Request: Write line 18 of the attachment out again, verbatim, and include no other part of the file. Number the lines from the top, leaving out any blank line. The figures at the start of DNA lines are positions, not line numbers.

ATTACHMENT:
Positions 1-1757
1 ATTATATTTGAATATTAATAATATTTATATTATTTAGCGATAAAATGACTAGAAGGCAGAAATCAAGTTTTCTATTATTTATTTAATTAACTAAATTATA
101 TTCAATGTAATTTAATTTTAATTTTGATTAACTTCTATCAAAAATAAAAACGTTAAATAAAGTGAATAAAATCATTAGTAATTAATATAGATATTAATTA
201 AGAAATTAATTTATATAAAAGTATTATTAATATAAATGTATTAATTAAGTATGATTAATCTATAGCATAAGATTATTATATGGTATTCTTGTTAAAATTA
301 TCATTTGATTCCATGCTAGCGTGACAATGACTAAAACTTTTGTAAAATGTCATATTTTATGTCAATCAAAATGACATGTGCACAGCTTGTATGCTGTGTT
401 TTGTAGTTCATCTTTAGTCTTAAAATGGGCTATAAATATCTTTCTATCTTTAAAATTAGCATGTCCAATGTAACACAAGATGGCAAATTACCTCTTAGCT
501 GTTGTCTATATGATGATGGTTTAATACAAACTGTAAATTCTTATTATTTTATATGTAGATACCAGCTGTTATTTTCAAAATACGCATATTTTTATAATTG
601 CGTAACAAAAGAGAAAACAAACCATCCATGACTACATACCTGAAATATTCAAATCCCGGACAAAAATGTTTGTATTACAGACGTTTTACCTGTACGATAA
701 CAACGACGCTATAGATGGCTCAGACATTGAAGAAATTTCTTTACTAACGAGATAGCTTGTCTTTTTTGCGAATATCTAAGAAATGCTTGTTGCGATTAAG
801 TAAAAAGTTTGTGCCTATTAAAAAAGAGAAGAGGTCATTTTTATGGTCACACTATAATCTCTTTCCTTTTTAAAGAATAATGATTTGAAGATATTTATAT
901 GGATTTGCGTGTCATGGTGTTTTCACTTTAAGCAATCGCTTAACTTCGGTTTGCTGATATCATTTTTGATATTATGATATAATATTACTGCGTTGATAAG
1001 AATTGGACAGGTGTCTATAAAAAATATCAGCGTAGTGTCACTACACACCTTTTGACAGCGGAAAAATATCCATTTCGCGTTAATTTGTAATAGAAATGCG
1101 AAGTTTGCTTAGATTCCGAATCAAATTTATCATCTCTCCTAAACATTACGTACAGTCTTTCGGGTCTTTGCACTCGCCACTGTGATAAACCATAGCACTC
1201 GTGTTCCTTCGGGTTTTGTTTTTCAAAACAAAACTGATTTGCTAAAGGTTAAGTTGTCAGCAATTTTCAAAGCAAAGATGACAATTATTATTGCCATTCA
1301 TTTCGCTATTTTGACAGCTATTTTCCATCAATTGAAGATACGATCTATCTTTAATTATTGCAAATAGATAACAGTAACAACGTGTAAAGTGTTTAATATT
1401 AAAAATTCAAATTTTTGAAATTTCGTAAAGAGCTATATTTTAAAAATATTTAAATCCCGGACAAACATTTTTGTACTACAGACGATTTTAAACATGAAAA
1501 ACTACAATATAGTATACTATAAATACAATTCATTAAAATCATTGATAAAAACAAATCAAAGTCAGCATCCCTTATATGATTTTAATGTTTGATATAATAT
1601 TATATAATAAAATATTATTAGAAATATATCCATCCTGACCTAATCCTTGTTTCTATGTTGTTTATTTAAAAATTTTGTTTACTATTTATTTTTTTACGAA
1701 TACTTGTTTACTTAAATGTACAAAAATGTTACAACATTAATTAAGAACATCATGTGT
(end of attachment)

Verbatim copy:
1601 TATATAATAAAATATTATTAGAAATATATCCATCCTGACCTAATCCTTGTTTCTATGTTGTTTATTTAAAAATTTTGTTTACTATTTATTTTTTTACGAA